Busting Myths About Christianity: Assessing Myths 4-6


The other day, we looked at three myths that dog Christianity, particularly the form found in America. Today we'll examine three more.

The ten myths:

  1. Christians are more judgmental than non-Christians.
  2. Christians are stingier than non-Christians.
  3. Christians are more intolerant of other people than non-Christians.
  4. Christians are more short-sighted than non-Christians. 
  5. Christians don't know how to have fun. 
  6. Christians despise intellectuals more than non-Christians do.
  7. Christians prefer kitsch over important art.
  8. Christian subculture mimics the world rather than creating anything lasting.
  9. Companies run by Christians are as unethical as secular companies, and perhaps more so.
  10. Christianity causes more problems in the world than any other religion.

Let's look at numbers four through six…

4. Christians are more short-sighted than non-Christians

You won't find a church with a Fifty Year Plan. Or a Twenty, for that matter. Long-range goals don't figure into much of what we do in American Christianity. In many way, we American Christians resemble a school full of amnesiacs, always learning, but never remembering the past well enough to build toward a future.

Somehow, we've allowed the first half of one passage to subsume the rest of Scripture: 

Come now, you who say, "Today or tomorrow we will go into such and such a town and spend a year there and trade and make a profit"– yet you do not know what tomorrow will bring. What is your life? For you are a mist that appears for a little time and then vanishes.
—James 4:13-14 ESV

While most of us would deem "Live for today for tomorrow you die," to be the ultimate self-centered expression of a culture hellbent on hedonism, we've somehow aligned it with the James passage. We get all dispensational and start talking how "it's all going to burn." Our lives take on "So what?" sheen.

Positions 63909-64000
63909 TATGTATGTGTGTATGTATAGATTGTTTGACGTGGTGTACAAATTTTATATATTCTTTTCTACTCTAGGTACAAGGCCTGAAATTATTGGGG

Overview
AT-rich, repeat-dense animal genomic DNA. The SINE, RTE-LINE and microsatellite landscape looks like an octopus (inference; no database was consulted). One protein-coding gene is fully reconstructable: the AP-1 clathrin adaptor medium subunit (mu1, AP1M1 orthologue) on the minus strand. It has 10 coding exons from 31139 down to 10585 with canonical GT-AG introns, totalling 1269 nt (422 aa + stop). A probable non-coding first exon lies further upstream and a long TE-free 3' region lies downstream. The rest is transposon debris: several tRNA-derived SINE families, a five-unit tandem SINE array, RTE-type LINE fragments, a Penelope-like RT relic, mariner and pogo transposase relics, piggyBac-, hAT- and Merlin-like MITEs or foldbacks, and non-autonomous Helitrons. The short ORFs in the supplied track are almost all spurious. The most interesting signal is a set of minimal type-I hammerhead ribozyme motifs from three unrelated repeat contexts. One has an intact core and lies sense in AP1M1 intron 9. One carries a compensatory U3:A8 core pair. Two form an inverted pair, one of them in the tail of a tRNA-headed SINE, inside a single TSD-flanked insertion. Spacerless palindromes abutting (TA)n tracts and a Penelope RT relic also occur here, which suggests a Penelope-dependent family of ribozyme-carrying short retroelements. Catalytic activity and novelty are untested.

That so many people who call themselves believers fall into this trap should bother us. But it doesn't.

Jesus said this:

"Do not lay up for yourselves treasures on earth, where moth and rust destroy and where thieves break in and steal, but lay up for yourselves treasures in heaven, where neither moth nor rust destroys and where thieves do not break in and steal. For where your treasure is, there your heart will be also."
—Matthew 6:19-21 ESV

We need to look at James in light of Jesus. The Lord tells us that our mist-like life here and now has eternal purpose that will carry over into the afterlife. Singer-Sargent "Hercules and the Hydra"It is one thing to live for the day, but quite another to live for the day so eternity is richer.

You don't hear enough sermons about storing up treasure in heaven. I hear plenty about living the good life now, yet the only correct way to understand "it's all going to burn" is not as an excuse to cover profligacy this side of heaven, but as the means of testing every man's and woman's work after we die.

Who can blame a non-Christian for going for the gusto now? He or she's got nothing else to look forward to. Some will move beyond the "live for the moment" lifestyle that plagues America, opting for the concept of a "legacy." Even that may be wishful thiking, hoping our typical three-month collective memory will somehow stretch out to a century or more.

But when a Christian adopts "grab all the gusto' as a personal motto? That's the most pathetic short-sightedness of all. Yet how much of modern Christianity in the United States lives by that mantra? Better that we all be poor wretches considered the scum of the earth by non-Christians than we build a Camelot now that will only succumb to moths and rust.